Howe says Cutting Edge will now begin the process of applying for CDFI certification. That will take longer than the low-income designation, Trull says, but the benefits are worth the effort. In 2013 alone, the Northwest’s nine CDFI credit unions were awarded nearly $700,000 in grants from the U.S. Department of the Treasury’s Community Development Financial Institutions Fund.
Newrizons Federal Credit Union received a $495,000 Financial Assistance award, for example. Financial Assistance awards of up to $2 million allow CDFIs to sustain and expand the financial products and services they offer; Newrizons is using its award to add $300,000 to its capital fund and $195,000 to its allowance for loan losses.
“The CDFI award allows us to continue to develop our trust-enhancing products, which are designed to give the underserved and overcharged the financial tools they need for financial success,” says Newrizons CEO Ynette Gibbs. “At Newrizons, we take a holistic approach to help our members become financially fit.”
The fund also awards Technical Assistance grants. Those are capped at $100,000, and can be used for purchasing equipment, paying salaries and benefits, and training staff and boards. In addition, the fund also awards Native American Assistance Program grants to CDFIs serving Native American communities.
CDFIs by definition must have a primary mission of promoting community development. Typically, CDFIs provide a unique range of financial products and services in economically distressed target markets, such as mortgage financing for low-income and first-time homebuyers and not-for-profit developers; flexible underwriting and risk capital for needed community facilities; and technical assistance, commercial loans and investments to small start-up or expanding businesses in low-income areas.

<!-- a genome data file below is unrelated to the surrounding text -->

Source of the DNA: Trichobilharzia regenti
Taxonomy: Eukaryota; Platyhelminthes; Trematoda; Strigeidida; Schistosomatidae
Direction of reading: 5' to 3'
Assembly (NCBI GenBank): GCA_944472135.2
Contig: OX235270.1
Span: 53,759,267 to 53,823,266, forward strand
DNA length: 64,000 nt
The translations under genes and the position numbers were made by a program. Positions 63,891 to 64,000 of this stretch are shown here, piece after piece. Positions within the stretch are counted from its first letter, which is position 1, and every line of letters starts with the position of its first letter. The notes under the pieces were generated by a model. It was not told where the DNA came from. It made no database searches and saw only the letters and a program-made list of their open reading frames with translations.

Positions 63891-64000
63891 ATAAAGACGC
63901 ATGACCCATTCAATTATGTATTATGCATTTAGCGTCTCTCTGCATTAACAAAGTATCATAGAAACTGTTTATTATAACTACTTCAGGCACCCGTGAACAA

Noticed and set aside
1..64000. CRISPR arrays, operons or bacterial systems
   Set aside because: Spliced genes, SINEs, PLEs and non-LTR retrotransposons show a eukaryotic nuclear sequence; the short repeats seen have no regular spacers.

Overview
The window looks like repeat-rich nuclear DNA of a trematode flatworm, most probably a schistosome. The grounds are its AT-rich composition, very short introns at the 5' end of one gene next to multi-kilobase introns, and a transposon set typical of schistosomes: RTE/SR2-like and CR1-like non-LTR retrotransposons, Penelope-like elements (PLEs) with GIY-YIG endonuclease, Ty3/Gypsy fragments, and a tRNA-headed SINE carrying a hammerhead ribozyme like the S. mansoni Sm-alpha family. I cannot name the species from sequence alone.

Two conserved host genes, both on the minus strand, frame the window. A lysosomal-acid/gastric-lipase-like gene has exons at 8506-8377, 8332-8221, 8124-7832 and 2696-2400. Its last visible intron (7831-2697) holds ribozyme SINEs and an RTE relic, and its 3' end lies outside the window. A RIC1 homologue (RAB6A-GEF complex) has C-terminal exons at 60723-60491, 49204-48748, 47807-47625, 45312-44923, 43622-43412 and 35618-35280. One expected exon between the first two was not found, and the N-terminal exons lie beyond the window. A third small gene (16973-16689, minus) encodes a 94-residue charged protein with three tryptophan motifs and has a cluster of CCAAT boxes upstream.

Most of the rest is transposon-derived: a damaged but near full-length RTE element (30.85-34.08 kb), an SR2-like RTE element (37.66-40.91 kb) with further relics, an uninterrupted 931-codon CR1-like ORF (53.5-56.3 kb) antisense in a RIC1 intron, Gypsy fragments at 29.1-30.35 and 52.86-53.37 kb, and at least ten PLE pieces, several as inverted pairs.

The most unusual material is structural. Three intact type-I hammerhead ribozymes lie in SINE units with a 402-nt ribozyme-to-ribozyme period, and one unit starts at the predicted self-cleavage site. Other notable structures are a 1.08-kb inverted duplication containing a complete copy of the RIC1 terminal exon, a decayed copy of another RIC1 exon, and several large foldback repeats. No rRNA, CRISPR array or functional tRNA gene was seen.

“The grants would allow us to offer some innovative products and services for our members with the greatest need that otherwise would be unsustainable for the credit union,” Howe says. “I plan to work with the National Federation of Community Development Credit Unions on the application process.”
On June 7, Trull will moderate a panel discussion about the benefits of low-income designation and CDFI certification at the NWCUA’s Directors’ Conference. The conference, which is scheduled for June 6-8, will take place at The Heathman Lodge in Vancouver, Wash.
“This is a great chance for board members to learn about the benefits of these designations,” Trull says, “and to learn more about the application process.”
For more information or to register for the Director’s Conference, go to the NWCUA’s website. For more information about what’s involved in obtaining a low-income designation or CDFI certification, contact John Trull at 503.350.2209 or firstname.lastname@example.org.
Questions about this story? Contact Gary M. Stein: 503.350.2216, email@example.com.